Today Fordham is releasing a new volume explaining how the U.S. education system must change in order to realize the potential of digital learning. Education Reform for the Digital Era argues that major overhauls of school finance, governance, and accountability are needed if on-line education is to live up to its potential.
The policy blunders that hamstrung the charter-school movement as it grew can be avoided this time if policymakers and education leaders demonstrate foresight and boldness now. To do so, explain editors Chester E. Finn, Jr. and Daniela Fairchild, those leaders must overcome entrenched interests, public education’s resistance to change, and the system’s basic structures for financing and governing.
The new book provides estimates of the costs—and savings—for online learning models, as well as targeted chapters on how to overhaul a system that has been leapfrogged by advances in technology. These address:
“Teachers in the Age of Digital Instruction,” by Bryan C. and Emily Ayscue Hassel;
"Quality Control in K-12 Digital Learning: Three (Imperfect)
The full video from yesterday's panel discussion is now available online. Whether you attended in-person, joined the conversation online, or missed it altogether, you can watch the replay of the lively converstation on the future of digital learning (or read the recap from the Atlanta Journal-Constitution.)
Be sure to mark your calendars for the release of Fordham's digital learning volume, "Education Reform for the Digital Era," available for download April 25, and continue the conversation by registering for "Digital Learning: The Future of Schooling?" That discussion, featuring an all-star lineup of policymakers, experts, and administrators, will be streamed live from Columbus, Ohio on Fordham's website from 1 to 4 p.m. EDT on May 17.
Will the digital-learning movement repeat the mistakes of the charter-school movement? How much more successful might today's charter universe look if yesterday's proponents had focused on the policies and practices needed to ensure its quality, freedom, and resources over the long term? What mistakes might have been avoided? Damaging scandals forestalled? Missed opportunities seized?
Can we be smarter about taking high-quality online and blended schools to scale—and to educational success? Yes, says this volume, as it addresses such thorny policy issues as quality control, staffing, funding, and governance for the digital sector. In these pages, the authors show how current arrangements need to change—often radically—if instructional technology is to realize its potential.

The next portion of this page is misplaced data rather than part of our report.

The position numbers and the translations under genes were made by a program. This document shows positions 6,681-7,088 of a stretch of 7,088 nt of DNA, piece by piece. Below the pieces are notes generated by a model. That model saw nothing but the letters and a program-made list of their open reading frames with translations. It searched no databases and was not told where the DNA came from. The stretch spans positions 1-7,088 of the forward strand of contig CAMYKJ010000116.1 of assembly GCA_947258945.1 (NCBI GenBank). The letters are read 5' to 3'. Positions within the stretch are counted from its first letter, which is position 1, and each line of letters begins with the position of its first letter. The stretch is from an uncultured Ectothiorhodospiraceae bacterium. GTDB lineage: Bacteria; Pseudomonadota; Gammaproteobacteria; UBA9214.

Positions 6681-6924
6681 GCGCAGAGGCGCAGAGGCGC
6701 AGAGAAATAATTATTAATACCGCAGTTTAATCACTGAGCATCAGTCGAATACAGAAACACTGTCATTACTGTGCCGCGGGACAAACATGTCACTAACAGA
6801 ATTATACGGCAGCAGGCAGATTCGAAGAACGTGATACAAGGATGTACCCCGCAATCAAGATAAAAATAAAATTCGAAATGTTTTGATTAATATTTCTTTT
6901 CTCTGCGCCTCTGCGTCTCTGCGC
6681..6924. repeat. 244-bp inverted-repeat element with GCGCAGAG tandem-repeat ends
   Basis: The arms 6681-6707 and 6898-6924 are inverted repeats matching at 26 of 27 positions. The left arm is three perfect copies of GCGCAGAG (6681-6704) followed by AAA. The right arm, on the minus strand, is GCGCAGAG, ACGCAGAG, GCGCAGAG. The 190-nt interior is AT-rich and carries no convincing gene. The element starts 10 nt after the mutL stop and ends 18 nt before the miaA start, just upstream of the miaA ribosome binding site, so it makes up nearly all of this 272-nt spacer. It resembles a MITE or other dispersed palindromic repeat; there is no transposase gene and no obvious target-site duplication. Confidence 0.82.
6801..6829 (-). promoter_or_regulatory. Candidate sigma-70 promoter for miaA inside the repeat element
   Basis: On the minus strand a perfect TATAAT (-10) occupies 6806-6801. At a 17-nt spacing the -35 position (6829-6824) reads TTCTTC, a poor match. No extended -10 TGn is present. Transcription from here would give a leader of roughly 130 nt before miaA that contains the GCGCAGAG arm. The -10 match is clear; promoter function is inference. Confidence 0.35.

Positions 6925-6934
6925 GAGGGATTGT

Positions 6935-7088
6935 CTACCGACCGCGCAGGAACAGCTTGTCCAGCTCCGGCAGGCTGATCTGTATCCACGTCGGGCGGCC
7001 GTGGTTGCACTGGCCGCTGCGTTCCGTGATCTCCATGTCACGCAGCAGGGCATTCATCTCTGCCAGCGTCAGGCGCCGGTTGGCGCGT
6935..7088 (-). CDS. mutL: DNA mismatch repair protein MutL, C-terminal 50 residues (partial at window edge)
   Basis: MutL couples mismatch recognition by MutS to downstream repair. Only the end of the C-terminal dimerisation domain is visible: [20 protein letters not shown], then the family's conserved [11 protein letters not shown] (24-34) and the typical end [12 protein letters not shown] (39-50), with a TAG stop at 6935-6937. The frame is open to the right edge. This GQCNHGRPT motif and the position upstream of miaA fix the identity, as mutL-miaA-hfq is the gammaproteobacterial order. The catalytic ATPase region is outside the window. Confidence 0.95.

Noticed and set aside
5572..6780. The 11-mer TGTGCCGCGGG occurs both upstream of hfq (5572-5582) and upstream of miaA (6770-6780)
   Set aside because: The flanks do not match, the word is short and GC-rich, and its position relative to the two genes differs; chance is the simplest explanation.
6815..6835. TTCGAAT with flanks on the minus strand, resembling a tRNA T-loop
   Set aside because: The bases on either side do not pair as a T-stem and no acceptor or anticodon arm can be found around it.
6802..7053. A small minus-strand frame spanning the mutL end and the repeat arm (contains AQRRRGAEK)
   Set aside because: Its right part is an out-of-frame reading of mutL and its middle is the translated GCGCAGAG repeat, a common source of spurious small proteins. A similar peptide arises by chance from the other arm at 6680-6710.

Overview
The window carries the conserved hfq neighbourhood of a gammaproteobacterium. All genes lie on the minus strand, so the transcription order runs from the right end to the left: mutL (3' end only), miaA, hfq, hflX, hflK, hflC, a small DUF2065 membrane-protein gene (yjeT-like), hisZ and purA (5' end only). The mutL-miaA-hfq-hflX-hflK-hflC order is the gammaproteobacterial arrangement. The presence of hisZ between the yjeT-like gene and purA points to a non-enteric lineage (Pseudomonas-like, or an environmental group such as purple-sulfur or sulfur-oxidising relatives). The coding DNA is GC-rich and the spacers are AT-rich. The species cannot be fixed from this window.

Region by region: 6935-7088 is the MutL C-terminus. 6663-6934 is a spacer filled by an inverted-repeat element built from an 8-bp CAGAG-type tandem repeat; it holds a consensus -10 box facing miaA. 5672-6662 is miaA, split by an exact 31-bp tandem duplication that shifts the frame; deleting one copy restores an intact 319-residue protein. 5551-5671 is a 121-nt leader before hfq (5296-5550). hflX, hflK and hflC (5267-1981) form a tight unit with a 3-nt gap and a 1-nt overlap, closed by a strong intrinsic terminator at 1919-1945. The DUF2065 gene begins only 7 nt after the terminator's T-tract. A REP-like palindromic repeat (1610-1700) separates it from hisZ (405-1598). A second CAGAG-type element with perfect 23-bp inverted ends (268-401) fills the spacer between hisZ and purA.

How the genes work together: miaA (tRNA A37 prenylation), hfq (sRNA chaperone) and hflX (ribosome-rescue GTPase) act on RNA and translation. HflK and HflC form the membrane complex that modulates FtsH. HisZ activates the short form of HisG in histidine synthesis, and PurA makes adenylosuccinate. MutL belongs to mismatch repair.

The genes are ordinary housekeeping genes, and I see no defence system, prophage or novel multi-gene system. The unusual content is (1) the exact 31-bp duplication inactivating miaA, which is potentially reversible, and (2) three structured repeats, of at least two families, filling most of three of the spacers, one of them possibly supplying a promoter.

Is digital learning education's latest fad or its future? What fundamental changes to the ways we fund, staff, and govern American schools are necessary to fulfill the technology's potential? Will policy tweaks suffice or do we need a total system overhaul—and a big change in the reform priorities that can bring this about? Who will resist—and do their objections have merit? Fordham is bringing together experts on all aspects of education policy—from governance to finance to human capital—to examine how policymakers can make digital learning a transformative tool to improve American education...and weigh the dangers that lie ahead.
The panel featured the governance expertise of the Hoover Institution's John Chubb, insights into teaching's future from Bryan Hassel of Public Impact, analysis of the costs of online learning from the Parthenon Group's Eleanor Laurans, and the cautionary perspective of Emory University's Mark Bauerlein.
Despite some signs of economic recovery, school districts nationwide continue to struggle mightily. Nobody expects economic growth—or education spending—to rebound to 2008 levels over the next five years, and the long-term outlook isn't much brighter.
In short, the "new normal" of tougher budget times is here to stay for American K-12 education. So how can local officials cope?
In my new policy brief, I argue that the current crunch may actually present an opportunity to increase the efficiency and productivity of our education system if decision makers keep a few things in mind:
First and foremost, solving our budget crisis shouldn't come at the expense of children. Nor can if come from teachers' sacrifice alone. Depressing teachers' salaries forever isn't a recipe for recruiting bright young people into education—or retaining the excellent teachers we have. Finally, quick fixes aren't a good answer; we need fundamental changes that enhance productivity.
So how can school districts dramatically increase productivity and stretch the school dollar?
One, we should aim for a leaner, more productive, better paid workforce. Let's ask classroom teachers to take on additional responsibility in return for greater pay, eliminate some ancillary positions, and redesign our approach to special education.
Two, we should pay for productivity. A redesigned compensation system would include a more aggressive salary schedule, more pay for more work and better results, and prioritization of salaries over benefits.
Three, we must integrate technology thoughtfully. Online and "blended" school models are coming to K-12 education. They can be catalysts for greater pupil engagement, individualization, and achievement and, if organized right, they can also be opportunities for cost-cutting.